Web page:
Leadership Lessons is a monthly column from executives and thought leaders regarding best practices they use at their organizations to develop managers and leaders at all levels of the organization.
Here’s what employers concerned about healthcare, and for that matter, productivity and employee retention, need to do.
For life science leaders who manage diverse teams, with members spanning geographic, disciplinary, and even organization boundaries, here are some powerful leadership practices that help improve innovation.
The next evolution of leadership may be navigating paradox, which means learning to adapt rather than managing paradox which finds a solution.
Why is it so difficult for leaders to discuss personal accountability? The closer it gets to the leaders of the company, the more it may be avoided.
Serial breakthrough innovators have some interesting commonalities that serve up some important lessons for how we can unleash the breakthrough innovation potential in us all. Here are three of them.
How do today’s healthcare executives stay focused on the right things, productive in the face of immense pressure and competing demands, and proactive and strategic in the way they lead? It all starts with taking a pause.
The pharmaceutical and healthcare industries are at a crossroads, with the traditional business models experiencing what some have described as “fatigue.” Like many other industries facing profound shifts, this creates the imperative to bring together the disparate fields of competitive strategy, innovation, and organizational change.
Innovation and rules may seem like an odd couple. Aren’t innovators rule breakers, people who are willing — even eager — to challenge the status quo? For the most part, they are. Yet innovations rarely result from a genius having a single flash of insight. Instead, they emerge from a collaborative process of individuals with diverse perspectives generating a portfolio of ideas, testing and refining them, and finally, choosing a solution — most often one that combines seemingly competing ideas.
John, an exemplary employee, was promoted into a key management position. He wanted to address the team he would now be leading and gathered the group together in a training room. The new leader’s boss was part of the assembled group.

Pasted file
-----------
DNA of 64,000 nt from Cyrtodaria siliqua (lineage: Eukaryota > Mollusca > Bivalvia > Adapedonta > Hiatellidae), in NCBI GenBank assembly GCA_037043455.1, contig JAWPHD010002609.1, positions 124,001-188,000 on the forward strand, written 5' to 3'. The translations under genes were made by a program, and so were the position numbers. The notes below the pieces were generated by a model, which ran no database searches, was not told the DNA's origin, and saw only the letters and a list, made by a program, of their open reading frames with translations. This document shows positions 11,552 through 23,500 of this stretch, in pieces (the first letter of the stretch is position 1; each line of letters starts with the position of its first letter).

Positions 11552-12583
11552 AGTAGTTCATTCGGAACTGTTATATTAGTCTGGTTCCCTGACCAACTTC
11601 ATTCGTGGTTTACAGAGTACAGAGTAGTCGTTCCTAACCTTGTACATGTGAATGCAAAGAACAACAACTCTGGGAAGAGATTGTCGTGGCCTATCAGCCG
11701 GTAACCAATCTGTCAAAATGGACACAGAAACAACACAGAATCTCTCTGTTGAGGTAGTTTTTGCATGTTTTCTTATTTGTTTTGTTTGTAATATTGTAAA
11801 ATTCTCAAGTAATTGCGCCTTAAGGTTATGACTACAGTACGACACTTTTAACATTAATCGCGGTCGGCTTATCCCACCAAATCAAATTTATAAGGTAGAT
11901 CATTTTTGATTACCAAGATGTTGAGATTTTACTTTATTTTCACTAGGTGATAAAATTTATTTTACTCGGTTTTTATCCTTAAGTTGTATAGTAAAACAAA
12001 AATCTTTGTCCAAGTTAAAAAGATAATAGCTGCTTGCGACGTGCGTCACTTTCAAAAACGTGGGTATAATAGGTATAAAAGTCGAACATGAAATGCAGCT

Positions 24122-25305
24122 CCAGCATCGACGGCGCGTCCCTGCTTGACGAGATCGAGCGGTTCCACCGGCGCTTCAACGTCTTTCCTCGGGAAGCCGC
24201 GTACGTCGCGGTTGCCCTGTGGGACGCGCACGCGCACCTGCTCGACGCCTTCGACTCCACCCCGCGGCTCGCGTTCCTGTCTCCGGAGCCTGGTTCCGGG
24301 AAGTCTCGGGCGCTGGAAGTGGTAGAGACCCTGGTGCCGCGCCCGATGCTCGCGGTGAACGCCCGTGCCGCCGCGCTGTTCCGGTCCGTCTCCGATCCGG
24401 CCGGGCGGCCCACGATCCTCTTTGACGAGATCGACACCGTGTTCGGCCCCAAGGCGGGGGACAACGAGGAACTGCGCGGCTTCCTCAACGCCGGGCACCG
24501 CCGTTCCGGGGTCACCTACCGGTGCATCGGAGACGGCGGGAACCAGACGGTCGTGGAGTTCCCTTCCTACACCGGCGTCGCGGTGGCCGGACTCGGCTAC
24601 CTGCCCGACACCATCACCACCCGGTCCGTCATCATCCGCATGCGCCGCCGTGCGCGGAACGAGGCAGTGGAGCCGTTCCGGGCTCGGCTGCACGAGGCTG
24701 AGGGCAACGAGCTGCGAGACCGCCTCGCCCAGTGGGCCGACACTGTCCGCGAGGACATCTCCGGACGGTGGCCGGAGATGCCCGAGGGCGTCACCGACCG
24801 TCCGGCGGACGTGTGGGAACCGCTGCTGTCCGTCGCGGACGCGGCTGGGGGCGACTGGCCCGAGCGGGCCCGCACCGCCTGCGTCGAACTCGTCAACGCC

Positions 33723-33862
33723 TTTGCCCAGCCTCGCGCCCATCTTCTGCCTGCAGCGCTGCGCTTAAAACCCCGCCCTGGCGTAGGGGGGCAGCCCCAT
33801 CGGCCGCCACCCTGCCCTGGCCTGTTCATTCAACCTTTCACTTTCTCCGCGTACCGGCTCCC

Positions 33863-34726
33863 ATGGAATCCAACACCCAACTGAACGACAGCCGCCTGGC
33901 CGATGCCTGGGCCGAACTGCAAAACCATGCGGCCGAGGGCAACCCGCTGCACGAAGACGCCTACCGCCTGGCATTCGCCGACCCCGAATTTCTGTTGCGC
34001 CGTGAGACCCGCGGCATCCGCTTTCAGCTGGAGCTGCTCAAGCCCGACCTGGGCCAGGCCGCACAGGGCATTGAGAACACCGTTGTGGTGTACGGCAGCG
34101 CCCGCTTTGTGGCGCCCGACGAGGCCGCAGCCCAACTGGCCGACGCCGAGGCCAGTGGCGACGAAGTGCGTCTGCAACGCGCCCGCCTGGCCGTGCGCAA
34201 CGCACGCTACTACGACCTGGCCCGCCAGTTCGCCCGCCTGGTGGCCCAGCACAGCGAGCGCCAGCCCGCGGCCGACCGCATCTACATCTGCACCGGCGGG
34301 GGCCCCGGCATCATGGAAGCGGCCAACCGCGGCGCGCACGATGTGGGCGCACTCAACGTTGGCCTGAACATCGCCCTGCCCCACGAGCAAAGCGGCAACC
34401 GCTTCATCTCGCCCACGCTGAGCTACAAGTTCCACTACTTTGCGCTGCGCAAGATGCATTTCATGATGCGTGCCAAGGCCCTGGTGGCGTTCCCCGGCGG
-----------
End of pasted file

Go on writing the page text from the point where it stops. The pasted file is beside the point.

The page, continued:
After being expelled from Harvard for a computer hack that altered his transcript, Ajay Thomas changed his name, scored a Wall Street job, and then insider-traded shares of two public life science companies to the tune of $275 million. Typical interview questions about ethics won’t weed out these types of low character individuals.
Recently I did a study of more than 10,000 high-potential employees at leading companies around the world. The people I interviewed were the best of the best, the sort of employees that any organization would love to have on their team. I call this type of person a “voluntary employee,” because they are so good at what they do that if they quit their job at 9 in the morning they would have a job at the competition by noon. Which means they work at a certain company because they want to, not because they have to.
Because drug R&D is likely to remain difficult even as technology advances, the challenge for you, as a leader, is this: How do you maintain the motivation of talented researchers, young and old, when progress is slow?
There are those who would have you believe that leadership is a set of skills, a specific recipe that one can follow and apply to inspire others to achieve greatness. Yet this magic formula that is considered the holy grail of productivity, management, and motivation seems consistently elusive. Yet multiple statistics indicate that training and human capital development does considerably and positively affect an organization’s bottom line.
When many highly educated people work together in a culture heavily focused on logic and science, the relationship realm, with its underbelly of subtle emotions, is often brushed aside. This can lead to systemic difficulties that derail productivity and limit success.
Three biopharmaceutical key opinion leaders envision the future of manufacturing in 2028 and beyond.
George Yancopoulos, M.D., Ph.D., president and chief scientific officer at Regeneron Pharmaceuticals, shares thoughts on “blue sky” research, and the important role it plays in remaining a productive R&D innovation engine.
Three biopharmaceutical manufacturing executives provide perspective on what emerging innovations could impact manufacturing within the next few years.
Tips to help you get ready for the 2018 BIO International Convention in Boston, June 4 - 7.
Rob Wright discusses the open office concept, and if it is an idea that should be killed.